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Thinking about the impact of digital on the ‘bowels’ of HSBC bank

Derek du Preez Profile picture for user ddpreez July 3, 2019
Josh Bottomley, HSBC’s Global Head of Digital, speaks to diginomica about how the bank is shifting its digital focus towards rethinking the back-end.


HSBC is one of the largest banks in the world. It serves more than 39 million customers through four global businesses - retail, wealth management, commercial and global - and operates in over 60 countries. Not only this, but it’s origin story goes back more than 100 years.

This history, however, also translates to an awful lot of technological legacy. Much like many of the other traditional high street banks, HSBC is having to rethink the way that it operates and interacts with customers because of the opportunities presented by digital.

Mobile, internet-banking and the rapidly changing expectations of consumers means that the old way of doing business is no longer satisfactory. We’ve seen recent examples of how HSBC is attempting to go paperless with Adobe and how it has set up a digital hub to tackle these opportunities.

I got the chance to sit down with HSBC’s Global Head of Digital, Josh Bottomley, to discuss the bank’s broader approach to digital and how its thinking has evolved over recent years. Notably, Bottomley explained that whilst HSBC began working on the front-end digital experience for customers, it is now looking to take on more complex challenges with the bank-end too. Bottomley said:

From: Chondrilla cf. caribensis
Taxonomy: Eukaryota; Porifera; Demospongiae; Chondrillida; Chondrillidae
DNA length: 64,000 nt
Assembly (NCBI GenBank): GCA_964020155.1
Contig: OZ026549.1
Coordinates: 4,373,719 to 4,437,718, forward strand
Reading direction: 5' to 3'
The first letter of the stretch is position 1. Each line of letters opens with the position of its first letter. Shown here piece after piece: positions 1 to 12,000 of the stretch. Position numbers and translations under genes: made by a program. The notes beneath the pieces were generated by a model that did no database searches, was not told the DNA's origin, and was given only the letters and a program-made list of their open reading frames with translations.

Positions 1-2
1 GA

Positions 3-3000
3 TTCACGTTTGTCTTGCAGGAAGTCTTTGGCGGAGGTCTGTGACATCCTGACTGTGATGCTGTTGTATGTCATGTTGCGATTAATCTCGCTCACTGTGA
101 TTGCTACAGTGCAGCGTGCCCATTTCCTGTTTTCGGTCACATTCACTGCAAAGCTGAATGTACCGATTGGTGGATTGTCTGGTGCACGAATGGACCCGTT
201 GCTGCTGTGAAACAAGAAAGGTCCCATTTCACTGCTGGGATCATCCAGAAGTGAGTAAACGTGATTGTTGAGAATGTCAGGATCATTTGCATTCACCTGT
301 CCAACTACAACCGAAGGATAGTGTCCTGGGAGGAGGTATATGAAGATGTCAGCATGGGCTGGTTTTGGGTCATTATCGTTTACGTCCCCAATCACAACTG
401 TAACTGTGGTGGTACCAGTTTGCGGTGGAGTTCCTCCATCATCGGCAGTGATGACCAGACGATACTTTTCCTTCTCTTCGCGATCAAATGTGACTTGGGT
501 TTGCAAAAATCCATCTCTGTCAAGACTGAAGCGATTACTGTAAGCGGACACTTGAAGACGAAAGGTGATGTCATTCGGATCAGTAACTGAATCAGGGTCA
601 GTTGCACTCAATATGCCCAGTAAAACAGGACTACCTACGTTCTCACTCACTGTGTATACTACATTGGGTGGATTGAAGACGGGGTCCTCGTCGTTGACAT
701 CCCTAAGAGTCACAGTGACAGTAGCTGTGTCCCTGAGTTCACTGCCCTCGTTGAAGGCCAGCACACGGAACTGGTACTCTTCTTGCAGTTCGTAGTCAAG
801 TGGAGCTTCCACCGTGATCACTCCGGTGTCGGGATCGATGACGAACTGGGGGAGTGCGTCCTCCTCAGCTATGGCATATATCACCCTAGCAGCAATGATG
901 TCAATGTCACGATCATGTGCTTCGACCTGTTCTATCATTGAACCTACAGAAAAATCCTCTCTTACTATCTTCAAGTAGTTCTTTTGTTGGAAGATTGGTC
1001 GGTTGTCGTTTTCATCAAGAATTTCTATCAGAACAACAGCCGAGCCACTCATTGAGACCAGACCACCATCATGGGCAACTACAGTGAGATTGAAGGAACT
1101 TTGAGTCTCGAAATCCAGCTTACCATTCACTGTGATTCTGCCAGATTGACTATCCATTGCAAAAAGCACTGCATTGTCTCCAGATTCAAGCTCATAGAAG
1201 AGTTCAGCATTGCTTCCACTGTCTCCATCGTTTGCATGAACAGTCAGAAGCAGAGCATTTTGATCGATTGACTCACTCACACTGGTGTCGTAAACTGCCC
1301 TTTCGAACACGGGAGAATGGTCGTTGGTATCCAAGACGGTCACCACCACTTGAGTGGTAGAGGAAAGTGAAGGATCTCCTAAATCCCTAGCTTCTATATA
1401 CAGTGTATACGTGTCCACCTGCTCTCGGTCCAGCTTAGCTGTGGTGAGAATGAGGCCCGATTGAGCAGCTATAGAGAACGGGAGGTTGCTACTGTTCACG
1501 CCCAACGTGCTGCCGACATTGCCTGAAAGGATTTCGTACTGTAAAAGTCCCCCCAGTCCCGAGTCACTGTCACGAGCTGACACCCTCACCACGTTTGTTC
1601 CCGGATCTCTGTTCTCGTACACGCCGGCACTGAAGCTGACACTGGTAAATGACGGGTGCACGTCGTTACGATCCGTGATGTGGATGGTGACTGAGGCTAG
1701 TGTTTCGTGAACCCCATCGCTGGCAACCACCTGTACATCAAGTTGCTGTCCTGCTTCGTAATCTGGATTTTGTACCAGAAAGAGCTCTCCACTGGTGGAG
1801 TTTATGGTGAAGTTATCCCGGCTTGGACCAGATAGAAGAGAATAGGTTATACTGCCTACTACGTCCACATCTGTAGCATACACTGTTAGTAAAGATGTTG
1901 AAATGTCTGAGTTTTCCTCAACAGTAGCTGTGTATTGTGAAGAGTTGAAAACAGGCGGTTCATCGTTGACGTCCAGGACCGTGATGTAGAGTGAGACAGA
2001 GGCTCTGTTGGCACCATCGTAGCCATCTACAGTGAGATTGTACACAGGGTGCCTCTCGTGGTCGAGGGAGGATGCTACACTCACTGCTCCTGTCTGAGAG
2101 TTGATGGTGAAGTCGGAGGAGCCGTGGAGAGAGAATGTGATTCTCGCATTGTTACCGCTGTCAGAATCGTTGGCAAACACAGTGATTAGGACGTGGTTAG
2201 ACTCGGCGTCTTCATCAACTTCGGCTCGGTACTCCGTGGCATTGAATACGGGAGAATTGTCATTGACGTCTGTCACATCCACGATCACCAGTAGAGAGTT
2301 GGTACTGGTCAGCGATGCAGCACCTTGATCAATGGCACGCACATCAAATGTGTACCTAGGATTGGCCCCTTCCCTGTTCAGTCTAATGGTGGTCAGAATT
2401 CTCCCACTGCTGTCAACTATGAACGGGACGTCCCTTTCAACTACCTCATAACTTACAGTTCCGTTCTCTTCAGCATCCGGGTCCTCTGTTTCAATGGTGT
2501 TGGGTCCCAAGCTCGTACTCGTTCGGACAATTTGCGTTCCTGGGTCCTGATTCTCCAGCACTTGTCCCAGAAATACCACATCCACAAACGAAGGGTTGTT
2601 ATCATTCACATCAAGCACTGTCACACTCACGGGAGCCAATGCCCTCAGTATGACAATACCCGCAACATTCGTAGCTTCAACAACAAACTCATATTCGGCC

I think there is a big shift in the focus of digital. When I joined, the focus was mostly on the mobile experience, creating mobile apps that could do things like, how do I easily open an account? How do I service the account? Change address? We’ve made great progress there, which you can see.

But there’s a shift now towards the back-end processes of banking. How do we redo how we manage fraud? How we assess credit risk? How we work out servicing underlying technologies that support customers? There’s a shift to what I call the bowels of the organisation.

It's certainly a big challenge. We have over 115 petabytes of data. We’re managing $1.5 trillion of payments a day that goes through the system. The answer is that you approach it with care. Because the trust in how we operate is critical.

Bottomley said that at the more complicated end of the spectrum, HSBC has now introduced a cloud first policy, which he believes will not only introduce more flexibility into the bank and the way that it serves customers, but also present opportunities for the re-use of data via an API strategy. He said:

It will impact the applications that have existed in the on-premise world and that’s a more complicated process.

It’s driven by us, it’s our choice. Certainly, when we are building a new service, the default plan is cloud. Now, that’s not always possible given the regulatory issues in different countries. But it is the default choice.

Better use of data

In addition to cloud, HSBC now has a “very clear data agenda”, according to Bottomley. He said that the bank is focused on using data to support the customer experience, as well as improve its risk management areas. However, the key theme is using data to make the HSBC-customer relationship more personal and relevant. Bottomley said: